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Former Top Georgian Election Official Plans New 'Centrist' Political Force

Zurab Kharatishvili's resignation as head of Georgia's Central Election Commission has been met with consternation in some quarters.
Zurab Kharatishvili's resignation as head of Georgia's Central Election Commission has been met with consternation in some quarters.
Zurab Kharatishvili made headlines in Georgia last week by resigning as chairman of the Central Election Commission (TsSK) during the run-up to the presidential election scheduled for October 27.

Days later, Kharatishvili announced his plans to launch a new political force that would seek to unite moderates adrift in the country’s bitterly polarized political landscape.

Kharatishvili's resignation was met with consternation and incomprehension from both the ruling Georgian Dream (KO) coalition headed by billionaire former businessman Bidzina Ivanishvili and outgoing President Mikheil Saakashvili's United National Movement (ENM).

Parliamentarian Tina Kandelaki (Georgian Dream) branded the move "irresponsible," while Justice Minister Tea Tsulukiani, who heads the interagency commission for fair elections, called it "regrettable," "incomprehensible," and badly-timed.

Giorgi Gabashvili of the ENM also described Kharatishvili’s decision as "incomprehensible.” He suggested that KO might have pressured Kharatishvili to step down, without explaining why the coalition should have done so. A second member of the ENM parliament-minority faction, Nugzar Tsiklauri, similarly hypothesized that Kharatishvili quit because of pressure brought to bear by KO.

Ivanishvili, for his part, construed Kharatishvili's resignation as part of some "political intrigue" set in motion by the ENM.

Some conspiracy theorists pointed to Kharatishvili's alleged close relations with former powerful Interior Minister Vano Merabishvili, whom Saakashvili had named ENM secretary-general in the wake of the party's defeat by KO in last October’s parliamentary elections.

Merabishvili is currently in custody awaiting trial on charges of corruption and of perverting the course of justice in the case of four Interior Ministry officials implicated in the murder of banker Sandro Girgvliani in January 2006.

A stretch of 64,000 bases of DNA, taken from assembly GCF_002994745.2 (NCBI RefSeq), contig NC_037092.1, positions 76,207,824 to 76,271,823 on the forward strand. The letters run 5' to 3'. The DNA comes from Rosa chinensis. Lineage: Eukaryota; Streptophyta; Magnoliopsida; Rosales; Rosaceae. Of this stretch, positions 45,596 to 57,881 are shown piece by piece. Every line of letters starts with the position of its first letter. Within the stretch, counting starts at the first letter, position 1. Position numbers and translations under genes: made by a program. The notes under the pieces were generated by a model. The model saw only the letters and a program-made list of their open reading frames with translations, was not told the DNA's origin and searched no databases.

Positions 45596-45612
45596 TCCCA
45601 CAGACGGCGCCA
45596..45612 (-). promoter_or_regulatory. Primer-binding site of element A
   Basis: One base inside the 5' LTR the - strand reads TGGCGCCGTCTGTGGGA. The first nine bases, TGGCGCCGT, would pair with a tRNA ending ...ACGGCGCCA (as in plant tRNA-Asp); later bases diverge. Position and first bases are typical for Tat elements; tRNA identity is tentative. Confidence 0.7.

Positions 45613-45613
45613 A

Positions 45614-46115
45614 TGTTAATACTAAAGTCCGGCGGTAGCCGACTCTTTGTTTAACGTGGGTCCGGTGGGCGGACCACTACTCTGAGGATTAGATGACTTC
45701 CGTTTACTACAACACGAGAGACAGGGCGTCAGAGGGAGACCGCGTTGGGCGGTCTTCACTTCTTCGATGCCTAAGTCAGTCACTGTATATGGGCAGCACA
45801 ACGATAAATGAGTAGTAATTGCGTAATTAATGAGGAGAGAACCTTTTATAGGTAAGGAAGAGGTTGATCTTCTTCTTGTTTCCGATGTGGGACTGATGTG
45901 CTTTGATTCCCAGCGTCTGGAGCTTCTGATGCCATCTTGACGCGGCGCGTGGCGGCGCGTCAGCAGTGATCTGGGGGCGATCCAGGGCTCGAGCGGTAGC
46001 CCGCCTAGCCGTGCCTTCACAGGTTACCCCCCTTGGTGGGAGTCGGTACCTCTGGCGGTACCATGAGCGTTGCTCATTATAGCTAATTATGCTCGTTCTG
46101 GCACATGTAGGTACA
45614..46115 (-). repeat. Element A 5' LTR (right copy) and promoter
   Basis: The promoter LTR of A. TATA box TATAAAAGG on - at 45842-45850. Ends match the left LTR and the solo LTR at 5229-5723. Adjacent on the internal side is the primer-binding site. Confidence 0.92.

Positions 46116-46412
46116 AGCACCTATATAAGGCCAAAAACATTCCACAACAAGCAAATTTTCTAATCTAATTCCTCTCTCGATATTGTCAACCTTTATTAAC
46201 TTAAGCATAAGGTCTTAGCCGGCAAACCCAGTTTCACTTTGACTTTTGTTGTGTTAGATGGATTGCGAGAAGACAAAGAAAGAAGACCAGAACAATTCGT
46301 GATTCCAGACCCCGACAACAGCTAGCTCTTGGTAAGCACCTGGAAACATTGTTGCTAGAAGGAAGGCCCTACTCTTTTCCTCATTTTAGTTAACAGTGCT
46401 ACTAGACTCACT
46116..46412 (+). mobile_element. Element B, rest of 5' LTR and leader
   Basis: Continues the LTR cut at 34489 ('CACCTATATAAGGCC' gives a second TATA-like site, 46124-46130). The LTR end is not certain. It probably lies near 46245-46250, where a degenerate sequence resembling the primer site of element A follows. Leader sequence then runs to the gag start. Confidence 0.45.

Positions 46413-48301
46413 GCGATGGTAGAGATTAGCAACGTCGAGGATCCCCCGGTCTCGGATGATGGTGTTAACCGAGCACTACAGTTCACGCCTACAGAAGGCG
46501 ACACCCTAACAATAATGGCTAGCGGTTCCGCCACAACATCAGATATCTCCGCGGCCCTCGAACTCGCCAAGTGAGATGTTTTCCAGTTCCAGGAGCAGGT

Kharatishvili was elected by parliament in January 2010 to head the TsSK for a five-year term. (He was one of three candidates Saakashvili selected for the post.) A financial auditor, he had previously served since 2008 as one of the members of the board of the Georgian Public Broadcaster.

Both political camps praised Kharatishvili's handling of the October 2012 parliamentary elections. Tsulukiani recalled that "as the chairman of [the TsSK], [Kharatishvili] managed to establish cooperation and constructive dialogue with all the political parties," while ENM presidential candidate and former parliament chairman Davit Bakradze said Kharatishvili succeeded in organizing a democratic election that paved the way for Georgia’s first-ever peaceful transition of power. The [Organization for Security and Cooperation in Europe's] Election Observation Mission, for its part, noted in its final report that the CEC worked "efficiently and transparently," administering the elections "in a competent and professional manner."

What is more, according to commentator Gocha Mirtskhulava, by successfully maintaining a balance between the two opposing forces, Kharatishvili managed to rid the TsSK of its image as an "infernal machine" that routinely rigged an election victory for the ruling party.

At his August 15 press conference, Kharatishvili deplored the polarization of present-day Georgian politics, which he described as "dominated by hate-speech."

"Everyone is engaged in a life-and-death struggle against others and everyone is striving for the destruction and condemnation of his opponent," he said. He explained that he resigned in order to form "a new political center" in consultation with those political forces and individual politicians that are not part of the existing polarization, have "no marginal" views, and are "not radicals." He mentioned specifically the National Democratic Party headed by Bachuki Kardava, the New Rightists (AM), and the European Democrats. None of those three groups is represented in parliament.

Kharatishvili refused to be drawn as to whether he plans to run for president. He said he would decide whether or not to do so once the shape of his new movement becomes clear, which he predicted would be within two weeks. That would, however, leave him very little time to meet the deadlines of September 7 for formally applying to the TsSK for permission to embark on the registration process, and September 17 for collecting the required minimum of 26,530 signatures in support of his bid.

Collecting those signatures could itself be problematic: a survey conducted in June for the National Democratic Institute found that only 7 percent of respondents liked Kharatishvili, 30 percent had never heard of him, a further 30 percent had no opinion of him, while 25 percent actively disliked him.

As of August 21, a total of 36 potential candidates had notified the TsSK of their intention to participate in the ballot, of whom only two have been formally registered.

About This Blog

This blog presents analyst Liz Fuller's personal take on events in the region, following on from her work in the "RFE/RL Caucasus Report." It also aims, to borrow a metaphor from Tom de Waal, to act as a smoke detector, focusing attention on potential conflict situations and crises throughout the region. The views are the author's own and do not represent those of RFE/RL.


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